That was when I learned to buckle down and take academics seriously. I learned the consequences of goofing off, and I took responsibility for my life choices. I still made time for tons of fun, but I learned to finish my schoolwork first.

And I did it well. By the time I graduated, I elevated my lowly 0.7 GPA to a respectable 3.0. It was hard work, but that’s the entire point. A good education should push you to your limits and beyond. If it’s easy, you’re probably doing it wrong. The most valuable lesson I learned in college was a simple one. Hard work pays off.

You can’t cut corners. If you do something, do it well. I learned how to be a major-league screw-up in college. But I also learned I could produce quality work if I set my heart and mind to it.

The college experience should be about taking risks, some smart and calculated, others blindingly stupid. Safe zones, language police, and other safety nets of the “bubble-wrap generation” take that risk away. We live in a “bully culture,” where everyone is a victim, even if they merely find themselves in “an uncomfortable situation.”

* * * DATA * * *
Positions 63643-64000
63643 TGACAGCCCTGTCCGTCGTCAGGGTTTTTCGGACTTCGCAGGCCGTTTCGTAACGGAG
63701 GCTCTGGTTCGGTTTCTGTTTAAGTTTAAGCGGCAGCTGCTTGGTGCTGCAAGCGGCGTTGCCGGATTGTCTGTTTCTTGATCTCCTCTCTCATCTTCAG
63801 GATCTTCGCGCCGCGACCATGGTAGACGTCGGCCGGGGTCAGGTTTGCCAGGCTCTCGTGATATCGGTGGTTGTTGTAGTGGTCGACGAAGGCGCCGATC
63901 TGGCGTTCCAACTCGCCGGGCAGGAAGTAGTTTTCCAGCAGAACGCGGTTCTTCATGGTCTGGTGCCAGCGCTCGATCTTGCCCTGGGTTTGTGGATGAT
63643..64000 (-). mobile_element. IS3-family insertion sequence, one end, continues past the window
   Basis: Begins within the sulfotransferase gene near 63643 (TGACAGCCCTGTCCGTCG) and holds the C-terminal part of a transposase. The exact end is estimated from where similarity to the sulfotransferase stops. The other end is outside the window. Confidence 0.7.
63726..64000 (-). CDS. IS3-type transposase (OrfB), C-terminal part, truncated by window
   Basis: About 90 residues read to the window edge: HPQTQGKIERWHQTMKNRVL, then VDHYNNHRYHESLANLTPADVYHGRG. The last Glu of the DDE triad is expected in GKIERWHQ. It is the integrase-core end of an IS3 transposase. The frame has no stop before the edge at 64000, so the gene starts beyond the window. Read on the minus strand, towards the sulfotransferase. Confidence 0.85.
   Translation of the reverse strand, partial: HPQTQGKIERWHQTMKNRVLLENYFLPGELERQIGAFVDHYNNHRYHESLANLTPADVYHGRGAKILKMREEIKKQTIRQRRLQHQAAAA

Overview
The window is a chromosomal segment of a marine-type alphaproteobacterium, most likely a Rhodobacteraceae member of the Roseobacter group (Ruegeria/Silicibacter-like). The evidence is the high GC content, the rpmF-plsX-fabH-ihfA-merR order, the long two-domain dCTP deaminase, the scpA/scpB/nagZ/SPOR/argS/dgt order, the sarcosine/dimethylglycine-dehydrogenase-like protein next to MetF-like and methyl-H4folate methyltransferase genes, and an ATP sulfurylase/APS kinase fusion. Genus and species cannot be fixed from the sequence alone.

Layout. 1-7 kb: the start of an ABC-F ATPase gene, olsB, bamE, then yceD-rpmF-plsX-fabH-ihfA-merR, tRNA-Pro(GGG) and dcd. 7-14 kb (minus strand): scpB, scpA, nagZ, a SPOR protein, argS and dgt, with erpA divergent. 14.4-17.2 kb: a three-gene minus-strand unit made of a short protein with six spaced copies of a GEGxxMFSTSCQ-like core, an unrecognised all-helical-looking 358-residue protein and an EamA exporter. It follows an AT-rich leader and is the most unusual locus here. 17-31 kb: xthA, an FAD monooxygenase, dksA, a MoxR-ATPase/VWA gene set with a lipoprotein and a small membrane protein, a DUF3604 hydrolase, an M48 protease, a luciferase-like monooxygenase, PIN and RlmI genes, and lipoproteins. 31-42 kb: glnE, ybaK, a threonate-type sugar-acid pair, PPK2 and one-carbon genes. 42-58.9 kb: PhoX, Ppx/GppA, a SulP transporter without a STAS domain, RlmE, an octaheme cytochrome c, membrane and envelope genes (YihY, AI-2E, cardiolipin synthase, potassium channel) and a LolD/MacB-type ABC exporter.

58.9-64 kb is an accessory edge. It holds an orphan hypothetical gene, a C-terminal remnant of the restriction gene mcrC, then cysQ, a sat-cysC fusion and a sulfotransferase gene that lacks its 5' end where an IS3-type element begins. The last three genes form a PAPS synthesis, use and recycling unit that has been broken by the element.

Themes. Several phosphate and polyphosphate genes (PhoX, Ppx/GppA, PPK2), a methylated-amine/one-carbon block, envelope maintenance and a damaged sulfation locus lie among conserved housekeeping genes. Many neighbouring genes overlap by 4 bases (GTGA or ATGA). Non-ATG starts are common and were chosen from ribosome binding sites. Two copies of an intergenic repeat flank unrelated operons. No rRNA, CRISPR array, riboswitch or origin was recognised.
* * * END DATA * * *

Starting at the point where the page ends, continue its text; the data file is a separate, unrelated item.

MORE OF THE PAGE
From Notre Dame University
From Notre Dame University

But uncomfortable situations are an essential part of life! How can young adults (or any living thing) develop and grow without occasionally stepping outside the comfort zone, if only to help define where exactly the comfort zone lies? Comfort zones change with time, age, and experience.

All colleges and universities are “safe zones” — places where young people can experiment, fail, succeed, and find out who they truly are without the emotional or financial responsibility of a home or family. There are still plenty of worthy causes for college students to protest in this country. This generation needs a better one than hurt feelings.

 

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Mythology offers insight into modern transgender issue

transgender-symbol-one-lgbt-symbols-icon-34278948The transgender issue is confusing, both politically and socially, but maybe we can find comfort and guidance in Greek mythology.

Tiresias was a blind prophet from Thebes. He had a lifespan of seven generations, so he appears in a lot of ancient Greek stories and plays, usually showing up at an inopportune moment to give the protagonist a dire prediction. But Tiresias wasn’t always blind or clairvoyant… and he wasn’t always a man.